TOKYO -- Rebounding profits in North America helped troubled Mitsubishi Motors Corp. jump back into the black in the just-finished fiscal year, as the recovering Japanese automaker rode a tailwind of surging sales, big cost cuts and favorable exchange rates.
Mitsubishi’s global operating profit jumped 19-fold to 98.2 billion yen ($924.5 million) in the fiscal year ended March 31. The company posted net income of $1 billion, reversing a net loss of $1.87 billion in the previous fiscal year.
Revenue climbed 15 percent to $20.6 billion in the 12-month period, while worldwide retail sales grew 19 percent to 1.1 million vehicles.
The robust results underscored the V-shaped recovery CEO Osamu Masuko has pursued in the wake of a 2016 fuel economy scandal and the company’s ensuing tie-up with former rival Nissan.
“We were able to make a good start, achieving the targets which were even revised upward during the fiscal year,” Masuko said in a news release regarding the performance in the first year of his company’s midterm business plan to restore growth and profitability.
Results improved over the previous year when sales were hammered by fuel economy testing misconduct in Japan. Earnings also weren’t depressed by outlays to cover the costs of recovering defective Takata airbags, which weighed down results the year before.
The absence of those negatives boosted earnings, as did rising sales and fresh savings from joint purchasing with the Renault-Nissan Alliance.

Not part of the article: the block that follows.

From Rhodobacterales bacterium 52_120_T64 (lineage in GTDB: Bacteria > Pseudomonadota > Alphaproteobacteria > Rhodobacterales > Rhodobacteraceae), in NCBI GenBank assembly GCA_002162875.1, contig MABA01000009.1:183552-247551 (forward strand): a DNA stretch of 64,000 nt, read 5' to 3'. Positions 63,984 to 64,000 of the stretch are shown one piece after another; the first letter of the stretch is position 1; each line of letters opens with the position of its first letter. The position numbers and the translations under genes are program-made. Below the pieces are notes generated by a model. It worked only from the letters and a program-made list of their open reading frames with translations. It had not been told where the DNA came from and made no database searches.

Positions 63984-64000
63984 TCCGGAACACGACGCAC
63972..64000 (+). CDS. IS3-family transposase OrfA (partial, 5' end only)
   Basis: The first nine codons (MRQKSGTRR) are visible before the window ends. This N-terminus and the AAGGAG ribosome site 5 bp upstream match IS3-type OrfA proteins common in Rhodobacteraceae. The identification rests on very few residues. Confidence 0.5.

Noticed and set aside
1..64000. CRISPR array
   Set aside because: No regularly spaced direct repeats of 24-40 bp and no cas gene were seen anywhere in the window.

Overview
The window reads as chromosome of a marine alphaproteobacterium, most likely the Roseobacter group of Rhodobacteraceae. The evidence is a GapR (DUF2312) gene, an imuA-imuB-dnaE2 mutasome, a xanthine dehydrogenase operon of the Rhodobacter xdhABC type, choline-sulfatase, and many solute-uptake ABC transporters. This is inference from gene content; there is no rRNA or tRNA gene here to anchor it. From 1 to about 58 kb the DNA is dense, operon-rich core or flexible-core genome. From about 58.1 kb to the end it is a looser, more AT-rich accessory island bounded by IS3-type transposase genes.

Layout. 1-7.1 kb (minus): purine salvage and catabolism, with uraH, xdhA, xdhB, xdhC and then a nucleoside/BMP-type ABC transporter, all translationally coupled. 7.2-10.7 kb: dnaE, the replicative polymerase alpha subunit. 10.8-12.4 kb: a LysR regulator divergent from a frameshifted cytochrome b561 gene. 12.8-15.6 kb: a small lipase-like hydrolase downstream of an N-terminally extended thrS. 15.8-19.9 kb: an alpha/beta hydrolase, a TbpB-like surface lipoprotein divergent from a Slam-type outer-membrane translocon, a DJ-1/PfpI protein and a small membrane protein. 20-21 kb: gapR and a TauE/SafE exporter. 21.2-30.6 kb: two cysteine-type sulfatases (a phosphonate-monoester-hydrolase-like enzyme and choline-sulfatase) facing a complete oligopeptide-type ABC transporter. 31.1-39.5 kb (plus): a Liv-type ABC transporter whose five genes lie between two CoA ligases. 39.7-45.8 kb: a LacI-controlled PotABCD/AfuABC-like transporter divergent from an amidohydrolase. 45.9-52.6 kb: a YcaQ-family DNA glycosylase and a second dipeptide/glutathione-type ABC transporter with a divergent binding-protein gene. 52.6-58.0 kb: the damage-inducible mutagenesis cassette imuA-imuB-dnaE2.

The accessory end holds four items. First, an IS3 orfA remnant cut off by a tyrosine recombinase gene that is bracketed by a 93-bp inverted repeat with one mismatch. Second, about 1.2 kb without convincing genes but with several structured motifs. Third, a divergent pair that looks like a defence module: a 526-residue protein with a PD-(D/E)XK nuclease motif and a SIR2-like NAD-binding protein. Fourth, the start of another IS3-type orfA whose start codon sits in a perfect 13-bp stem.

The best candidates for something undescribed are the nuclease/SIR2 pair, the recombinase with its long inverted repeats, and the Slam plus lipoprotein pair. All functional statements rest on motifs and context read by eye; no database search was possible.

The fuel economy scandal not only undercut Mitsubishi’s sales at home, it opened the door for Nissan Motor Co. to take a controlling 34 percent stake in Mitsubishi in late 2016.
Mitsubishi is now aggressively cutting costs through joint purchasing, logistics and other synergies with its new alliance partners. Earlier this year, for example, Mitsubishi said it would use Renault’s sales financing subsidiary in the Netherlands. It is already using Nissan’s sales financing in such markets as Canada, Australia, New Zealand and Thailand.
The introduction of new products, such as the Eclipse Cross crossover in the U.S. and the Xpander people mover for Southeast Asia, helped drive sales higher.
Global wholesale volume rose 14 percent to 1.26 million vehicles in the fiscal year.
Wholesale deliveries rose 7.7 percent to 182,000 vehicles in North America in the 12-month period but declined 5.3 percent to 213,000 units in Europe.
Profits were undergirded by rebounding business in North America, where the Eclipse Cross was added to the lineup in Mitsubishi’s January-March fiscal fourth quarter.
North America notched a regional operating profit of $9.4 million in the fiscal year, erasing an operating loss of $156.3 million from the year before.
Europe also returned to profit, notching $102.6 million, compared with an operating loss of $203.4 million.
Looking ahead, Mitsubishi expects worldwide operating profit to increase 12 percent in the current fiscal year ending March 31, 2019, while net income inches ahead 2 percent.
Gains will come from rising sales and stepped-up cost control.
Mitsubishi forecasts global retail sales to grow 14 percent to 1.25 million vehicles.
North American sales are predicted to expand 19 percent to 184,000 vehicles. Volume in the region including the key China market should surge 24 percent to 194,000 units. European retail sales are seen increasing 11 percent to 201,000 vehicles.